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Frights and Delights: 60 Horror Titles To Thrill Readers | Horror Preview 2021

LJ Talks to Horror Writer V. Castro, Author of ‘The Queen of the Cicadas’


The Ghost Finders

This series opener will have a wide readership because of the authentic setting, well-drawn protagonists, and compelling but not overly terrifying mystery. It expertly pays homage to writers like Algernon Blackwood (originator of this kind of story) and to present-day works that explore the format, like Alma Katsu’s The Deep, or Steven Hopstaken and Melissa Prusi’s “Stoker’s Wilde” series.

From the Neck Up

This beguiling and beautiful, yet undeniably unnerving collection, with its tales of the ordinary made strange, will captivate readers. It explores provocative and intriguing feelings similar to those in the short stories of Samanta Schweblin, Kelly Link, and Carmen Maria Machado.

The Final Girl Support Group

Hendrix presents yet another thought-provoking, fun, and chilling winner with perfect timing, as the slasher novel seems to be trending. A great choice for fans of Night of the Mannequins, by Stephen Graham Jones, or Clown in a Cornfield, by Adam Cesare, but also for readers who loved the darkly humorous but intense psychological suspense of My Sister, the Serial Killer, by Oyinkan Braithwaite.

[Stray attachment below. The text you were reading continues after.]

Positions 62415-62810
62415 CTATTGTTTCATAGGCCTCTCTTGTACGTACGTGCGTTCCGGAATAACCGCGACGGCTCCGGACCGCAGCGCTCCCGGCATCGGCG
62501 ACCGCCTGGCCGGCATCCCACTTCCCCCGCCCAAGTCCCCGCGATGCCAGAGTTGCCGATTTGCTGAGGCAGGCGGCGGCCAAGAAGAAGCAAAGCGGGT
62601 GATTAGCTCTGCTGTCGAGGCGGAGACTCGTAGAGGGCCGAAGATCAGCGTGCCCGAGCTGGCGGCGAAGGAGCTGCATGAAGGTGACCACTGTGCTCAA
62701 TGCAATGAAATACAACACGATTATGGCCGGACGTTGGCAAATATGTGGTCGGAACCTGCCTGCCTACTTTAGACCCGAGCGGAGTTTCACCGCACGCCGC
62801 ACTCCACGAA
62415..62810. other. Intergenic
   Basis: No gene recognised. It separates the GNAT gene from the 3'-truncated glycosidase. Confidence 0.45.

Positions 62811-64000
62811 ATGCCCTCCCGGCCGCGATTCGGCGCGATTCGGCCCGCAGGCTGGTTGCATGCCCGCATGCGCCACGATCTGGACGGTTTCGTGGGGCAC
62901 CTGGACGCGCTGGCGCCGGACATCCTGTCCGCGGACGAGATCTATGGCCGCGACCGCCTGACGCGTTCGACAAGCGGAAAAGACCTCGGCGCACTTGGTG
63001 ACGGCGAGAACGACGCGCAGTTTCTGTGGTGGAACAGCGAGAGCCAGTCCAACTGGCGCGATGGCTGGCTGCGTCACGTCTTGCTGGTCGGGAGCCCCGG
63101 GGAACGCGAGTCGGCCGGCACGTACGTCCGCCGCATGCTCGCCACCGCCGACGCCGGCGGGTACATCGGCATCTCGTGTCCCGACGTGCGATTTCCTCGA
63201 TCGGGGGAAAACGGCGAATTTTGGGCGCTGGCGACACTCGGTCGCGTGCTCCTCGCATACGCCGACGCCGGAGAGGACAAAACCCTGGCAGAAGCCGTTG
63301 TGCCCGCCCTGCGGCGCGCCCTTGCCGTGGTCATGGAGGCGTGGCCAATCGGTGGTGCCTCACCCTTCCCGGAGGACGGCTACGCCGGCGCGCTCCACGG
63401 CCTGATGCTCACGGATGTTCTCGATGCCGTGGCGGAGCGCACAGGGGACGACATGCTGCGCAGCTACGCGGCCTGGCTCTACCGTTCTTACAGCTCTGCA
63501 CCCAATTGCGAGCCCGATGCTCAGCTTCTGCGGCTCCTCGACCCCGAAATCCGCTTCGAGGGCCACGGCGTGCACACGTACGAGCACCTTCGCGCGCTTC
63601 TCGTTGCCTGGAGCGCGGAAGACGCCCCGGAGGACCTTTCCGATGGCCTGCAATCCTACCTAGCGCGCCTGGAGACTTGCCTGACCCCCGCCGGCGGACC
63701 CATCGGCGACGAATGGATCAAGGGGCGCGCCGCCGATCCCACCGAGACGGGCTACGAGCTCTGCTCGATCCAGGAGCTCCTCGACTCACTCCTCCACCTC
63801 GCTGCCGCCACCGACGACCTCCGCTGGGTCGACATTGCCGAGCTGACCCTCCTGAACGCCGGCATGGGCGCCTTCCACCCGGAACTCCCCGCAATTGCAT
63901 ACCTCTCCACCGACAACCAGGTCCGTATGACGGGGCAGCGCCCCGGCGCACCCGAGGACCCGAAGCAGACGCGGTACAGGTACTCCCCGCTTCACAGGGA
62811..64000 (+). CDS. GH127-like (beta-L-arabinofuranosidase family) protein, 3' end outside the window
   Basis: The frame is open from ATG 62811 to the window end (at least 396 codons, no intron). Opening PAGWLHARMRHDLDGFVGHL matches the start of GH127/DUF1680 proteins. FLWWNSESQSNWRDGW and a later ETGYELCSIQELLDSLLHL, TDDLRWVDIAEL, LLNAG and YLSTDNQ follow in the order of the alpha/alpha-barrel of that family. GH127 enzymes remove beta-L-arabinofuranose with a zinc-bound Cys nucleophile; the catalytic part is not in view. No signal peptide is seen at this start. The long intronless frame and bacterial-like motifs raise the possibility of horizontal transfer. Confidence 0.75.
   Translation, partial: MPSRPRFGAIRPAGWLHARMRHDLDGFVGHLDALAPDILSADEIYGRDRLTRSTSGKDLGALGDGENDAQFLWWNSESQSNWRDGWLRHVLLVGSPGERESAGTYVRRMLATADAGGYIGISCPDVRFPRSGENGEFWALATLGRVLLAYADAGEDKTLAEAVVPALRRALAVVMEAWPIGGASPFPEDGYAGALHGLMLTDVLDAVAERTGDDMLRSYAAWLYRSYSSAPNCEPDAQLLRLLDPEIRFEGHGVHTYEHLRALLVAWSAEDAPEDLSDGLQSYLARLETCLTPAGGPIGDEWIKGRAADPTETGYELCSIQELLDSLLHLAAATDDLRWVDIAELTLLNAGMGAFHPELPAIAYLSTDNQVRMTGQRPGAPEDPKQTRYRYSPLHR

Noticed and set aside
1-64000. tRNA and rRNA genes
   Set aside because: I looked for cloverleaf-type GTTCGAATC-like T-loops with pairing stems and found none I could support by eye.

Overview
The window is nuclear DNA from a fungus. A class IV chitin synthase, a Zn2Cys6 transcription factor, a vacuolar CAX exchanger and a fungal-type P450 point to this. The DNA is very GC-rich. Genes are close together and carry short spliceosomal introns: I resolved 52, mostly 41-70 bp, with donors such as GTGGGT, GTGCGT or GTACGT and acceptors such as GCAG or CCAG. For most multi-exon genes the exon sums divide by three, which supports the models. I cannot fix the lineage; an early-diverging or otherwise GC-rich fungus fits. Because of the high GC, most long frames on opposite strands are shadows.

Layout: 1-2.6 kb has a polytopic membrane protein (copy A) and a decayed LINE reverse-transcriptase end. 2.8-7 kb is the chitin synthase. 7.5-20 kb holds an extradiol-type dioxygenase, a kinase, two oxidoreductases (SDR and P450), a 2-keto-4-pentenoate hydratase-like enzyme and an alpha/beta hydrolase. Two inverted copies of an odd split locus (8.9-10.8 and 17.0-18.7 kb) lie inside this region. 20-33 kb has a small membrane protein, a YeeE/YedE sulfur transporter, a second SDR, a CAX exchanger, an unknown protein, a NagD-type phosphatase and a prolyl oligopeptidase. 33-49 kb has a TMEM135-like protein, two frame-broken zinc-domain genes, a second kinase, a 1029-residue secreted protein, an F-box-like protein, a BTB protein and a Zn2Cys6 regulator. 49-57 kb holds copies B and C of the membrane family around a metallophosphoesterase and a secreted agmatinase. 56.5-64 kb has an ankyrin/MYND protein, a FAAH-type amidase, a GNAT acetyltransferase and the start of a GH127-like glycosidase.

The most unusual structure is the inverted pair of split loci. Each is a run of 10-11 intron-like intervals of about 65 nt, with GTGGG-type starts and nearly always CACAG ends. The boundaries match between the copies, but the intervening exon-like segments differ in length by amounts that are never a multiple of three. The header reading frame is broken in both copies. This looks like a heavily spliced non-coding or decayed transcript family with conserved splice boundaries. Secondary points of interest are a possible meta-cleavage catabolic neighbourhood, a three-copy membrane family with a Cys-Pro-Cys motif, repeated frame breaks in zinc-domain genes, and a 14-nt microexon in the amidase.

The Queen of the Cicadas

Castro delivers an unflinching, honest, raw, and thought-provoking horror tale that is both serious in its social commentary and fun to read. For fans of gruesome, vengeance-themed horror that is deeply tied to its place and the marginalized identities of its protagonists, such as The Only Good Indians, by Stephen Graham Jones, and Frankenstein in Baghdad, by Ahmed Saadawi.

Summer Sons

A great choice for readers who enjoy thought-provoking and engaging horror that asks its protagonists to come to terms with the monsters, both literal and metaphorical, in their past (such as Sam J. Miller’s The Blade Between or Cynthia Pelayo’s Children of Chicago). Also a good option for fans of dark academic thrillers, like Donna Tartt’s The Secret History.

The Last House on Needless Street

Disguising itself as a straightforward serial killer story, this strikingly original work quickly evolves into a more special story. It will push readers to their limit, but also make them glad they stuck it out. It’s a good match, in this way, to Stephen Graham Jones’s My Heart Is a Chainsaw, Paul Tremblay’s The Cabin at the End of the World, or Carmen Maria Machado’s memoir In the Dream House.


When the Reckoning Comes

Playing on the disturbing trend of celebrating happy moments on restored plantations, McQueen cranks the discomfort up a notch to create a story where readers will actively cheer on the restless spirits. Hand it to readers who like horror where systemic oppression and monsters collide, like John Fram’s The Bright Lands or Tananarive Due’s The Good House.


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